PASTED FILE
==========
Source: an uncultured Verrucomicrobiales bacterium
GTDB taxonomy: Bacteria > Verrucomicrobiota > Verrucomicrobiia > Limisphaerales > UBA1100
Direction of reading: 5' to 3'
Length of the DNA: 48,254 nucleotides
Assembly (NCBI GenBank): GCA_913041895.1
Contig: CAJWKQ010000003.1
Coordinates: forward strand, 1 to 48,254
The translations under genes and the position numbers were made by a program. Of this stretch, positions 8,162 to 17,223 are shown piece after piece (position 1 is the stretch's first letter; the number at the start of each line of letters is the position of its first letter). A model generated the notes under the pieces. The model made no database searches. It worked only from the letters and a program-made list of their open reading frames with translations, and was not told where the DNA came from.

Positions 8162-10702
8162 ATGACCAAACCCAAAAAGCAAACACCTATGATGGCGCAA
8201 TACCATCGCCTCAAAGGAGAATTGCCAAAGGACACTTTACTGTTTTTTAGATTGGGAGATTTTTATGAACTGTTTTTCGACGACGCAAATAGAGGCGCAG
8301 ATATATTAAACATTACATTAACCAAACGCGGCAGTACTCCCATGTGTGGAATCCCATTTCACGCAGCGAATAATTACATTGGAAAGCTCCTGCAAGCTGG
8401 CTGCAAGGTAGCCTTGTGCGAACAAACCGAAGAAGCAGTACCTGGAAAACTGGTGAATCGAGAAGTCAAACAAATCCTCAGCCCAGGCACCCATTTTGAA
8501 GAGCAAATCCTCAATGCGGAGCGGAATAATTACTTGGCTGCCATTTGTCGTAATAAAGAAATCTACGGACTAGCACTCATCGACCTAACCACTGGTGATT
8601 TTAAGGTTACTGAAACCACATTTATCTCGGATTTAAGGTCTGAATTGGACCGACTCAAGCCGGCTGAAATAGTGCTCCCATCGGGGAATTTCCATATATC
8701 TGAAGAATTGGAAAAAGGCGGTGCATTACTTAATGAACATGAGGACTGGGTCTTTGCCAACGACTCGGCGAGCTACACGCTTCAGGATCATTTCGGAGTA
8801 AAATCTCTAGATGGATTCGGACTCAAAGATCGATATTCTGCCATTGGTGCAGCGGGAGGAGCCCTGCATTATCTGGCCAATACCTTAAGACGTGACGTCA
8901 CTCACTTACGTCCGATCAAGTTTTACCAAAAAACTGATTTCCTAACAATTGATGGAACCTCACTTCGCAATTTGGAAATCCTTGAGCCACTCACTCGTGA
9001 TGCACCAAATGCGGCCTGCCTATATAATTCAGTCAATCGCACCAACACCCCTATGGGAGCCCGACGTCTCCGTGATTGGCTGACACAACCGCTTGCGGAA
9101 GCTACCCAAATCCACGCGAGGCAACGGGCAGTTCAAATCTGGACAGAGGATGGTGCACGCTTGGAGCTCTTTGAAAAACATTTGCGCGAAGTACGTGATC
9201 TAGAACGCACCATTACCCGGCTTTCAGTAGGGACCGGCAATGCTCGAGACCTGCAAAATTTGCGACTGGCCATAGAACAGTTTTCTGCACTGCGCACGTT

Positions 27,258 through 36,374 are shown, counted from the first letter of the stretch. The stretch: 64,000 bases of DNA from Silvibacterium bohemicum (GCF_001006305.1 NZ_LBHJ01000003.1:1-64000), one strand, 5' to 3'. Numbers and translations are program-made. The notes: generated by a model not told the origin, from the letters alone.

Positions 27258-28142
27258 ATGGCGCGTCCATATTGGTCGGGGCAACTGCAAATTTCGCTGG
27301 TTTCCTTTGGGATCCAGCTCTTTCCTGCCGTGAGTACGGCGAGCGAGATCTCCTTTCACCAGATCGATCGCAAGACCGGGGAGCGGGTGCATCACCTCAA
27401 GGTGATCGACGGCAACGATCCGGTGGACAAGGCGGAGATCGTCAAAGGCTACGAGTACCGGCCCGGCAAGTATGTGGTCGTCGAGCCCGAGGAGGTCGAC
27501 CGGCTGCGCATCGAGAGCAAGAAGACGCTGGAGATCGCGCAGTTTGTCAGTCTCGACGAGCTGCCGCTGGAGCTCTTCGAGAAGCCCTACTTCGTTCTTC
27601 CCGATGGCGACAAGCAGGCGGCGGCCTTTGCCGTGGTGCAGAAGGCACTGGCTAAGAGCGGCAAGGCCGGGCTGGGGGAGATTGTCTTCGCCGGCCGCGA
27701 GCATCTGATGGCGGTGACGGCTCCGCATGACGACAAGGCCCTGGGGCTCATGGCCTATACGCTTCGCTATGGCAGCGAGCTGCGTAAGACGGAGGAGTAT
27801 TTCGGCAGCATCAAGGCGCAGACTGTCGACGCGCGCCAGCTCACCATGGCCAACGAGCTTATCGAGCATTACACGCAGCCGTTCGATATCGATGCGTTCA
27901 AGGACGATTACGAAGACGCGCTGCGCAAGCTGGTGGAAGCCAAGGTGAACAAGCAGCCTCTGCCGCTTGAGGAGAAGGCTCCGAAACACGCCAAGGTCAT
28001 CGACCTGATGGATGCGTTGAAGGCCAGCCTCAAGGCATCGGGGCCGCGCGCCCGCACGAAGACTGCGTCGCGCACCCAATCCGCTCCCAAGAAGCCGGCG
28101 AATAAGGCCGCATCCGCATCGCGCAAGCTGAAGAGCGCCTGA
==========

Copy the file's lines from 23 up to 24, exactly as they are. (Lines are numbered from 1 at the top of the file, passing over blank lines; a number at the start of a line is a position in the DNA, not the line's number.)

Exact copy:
Positions 27258-28142
27258 ATGGCGCGTCCATATTGGTCGGGGCAACTGCAAATTTCGCTGG